Originally published on Savvy Auntie.
A new study from HealthDay reports that roughly 16% of high schoolers are victims of cyberbullying—about 1 in 6 having been targeted within the past year.
Data was collected from more than 15,000 public and private high school students who participated in a yearly survey on risky youth behaviors in 2011. It was found that approximately 31% of high school students spent three or more hours a day playing video games or engaging in computer activities apart from regular schoolwork. Among those who were cyberbullied, girls were more than twice as likely to be targeted than boys, and white students were more than twice as likely to be victims as black students.
According to study author Dr. Andrew Adesman, Chief of Developmental and Behavioral Pediatrics at Cohen Children’s Medical Center of New York:
Electronic bullying of high school students threatens the self-esteem, emotional well-being and social standing of youth at a very vulnerable stage of their development. Although teenagers generally embrace being connected to the Web and each other 24/7, we must recognize that these new technologies carry with them the potential to traumatize youth in new and different ways. As technology continues to advance and computers become that much more accessible, cyberbullying will continue to grow as a hurtful weapon against kids and teens.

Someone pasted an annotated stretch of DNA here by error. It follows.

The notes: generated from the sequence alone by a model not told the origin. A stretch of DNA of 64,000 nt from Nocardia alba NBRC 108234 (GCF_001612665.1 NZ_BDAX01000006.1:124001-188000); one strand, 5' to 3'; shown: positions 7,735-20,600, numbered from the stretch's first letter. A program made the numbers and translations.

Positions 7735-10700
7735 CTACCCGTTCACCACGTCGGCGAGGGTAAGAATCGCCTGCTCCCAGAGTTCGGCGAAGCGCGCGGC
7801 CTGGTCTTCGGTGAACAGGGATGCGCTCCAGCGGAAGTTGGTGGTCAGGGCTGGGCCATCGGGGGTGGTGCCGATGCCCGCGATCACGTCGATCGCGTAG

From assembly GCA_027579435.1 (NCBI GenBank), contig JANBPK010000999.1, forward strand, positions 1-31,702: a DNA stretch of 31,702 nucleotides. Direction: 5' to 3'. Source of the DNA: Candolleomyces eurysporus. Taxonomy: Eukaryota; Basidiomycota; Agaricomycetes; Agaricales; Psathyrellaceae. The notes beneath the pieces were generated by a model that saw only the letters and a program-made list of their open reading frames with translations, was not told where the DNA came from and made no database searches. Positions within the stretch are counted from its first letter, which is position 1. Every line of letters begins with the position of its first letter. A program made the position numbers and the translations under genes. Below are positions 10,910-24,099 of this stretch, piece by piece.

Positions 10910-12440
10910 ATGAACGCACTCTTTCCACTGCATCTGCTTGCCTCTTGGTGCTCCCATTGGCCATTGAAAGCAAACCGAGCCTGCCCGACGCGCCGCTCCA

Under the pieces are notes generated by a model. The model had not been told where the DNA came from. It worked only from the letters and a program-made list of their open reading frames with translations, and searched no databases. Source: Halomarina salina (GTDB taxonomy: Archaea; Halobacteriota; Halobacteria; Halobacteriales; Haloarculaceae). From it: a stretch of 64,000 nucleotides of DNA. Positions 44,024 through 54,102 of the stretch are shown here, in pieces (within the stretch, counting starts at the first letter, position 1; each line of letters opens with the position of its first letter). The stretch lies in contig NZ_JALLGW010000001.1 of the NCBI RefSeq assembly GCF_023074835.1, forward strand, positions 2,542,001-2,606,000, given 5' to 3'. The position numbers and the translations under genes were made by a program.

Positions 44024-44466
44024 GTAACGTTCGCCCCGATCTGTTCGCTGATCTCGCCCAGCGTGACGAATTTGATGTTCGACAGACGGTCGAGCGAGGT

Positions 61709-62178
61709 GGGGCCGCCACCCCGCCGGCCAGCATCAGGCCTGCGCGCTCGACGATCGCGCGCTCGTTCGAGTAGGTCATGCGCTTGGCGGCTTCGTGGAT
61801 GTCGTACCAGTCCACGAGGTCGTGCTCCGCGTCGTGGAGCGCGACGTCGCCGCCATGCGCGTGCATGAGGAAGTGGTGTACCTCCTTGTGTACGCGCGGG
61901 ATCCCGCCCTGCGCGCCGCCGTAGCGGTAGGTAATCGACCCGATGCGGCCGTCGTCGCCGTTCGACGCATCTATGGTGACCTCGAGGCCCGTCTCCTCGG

Since cyberbullying may occur unbeknownst to parents, aunts can play an important role by checking in and becoming aware of their nieces’ and nephews’ cyber activities. Nieces and nephews may share their issues with their favorite ConfidAunt, or be more likely to be her Friend on Facebook or Instagram.
For helpful information on bullying prevention and online safety, we are linking to the following MedlinePlus pages: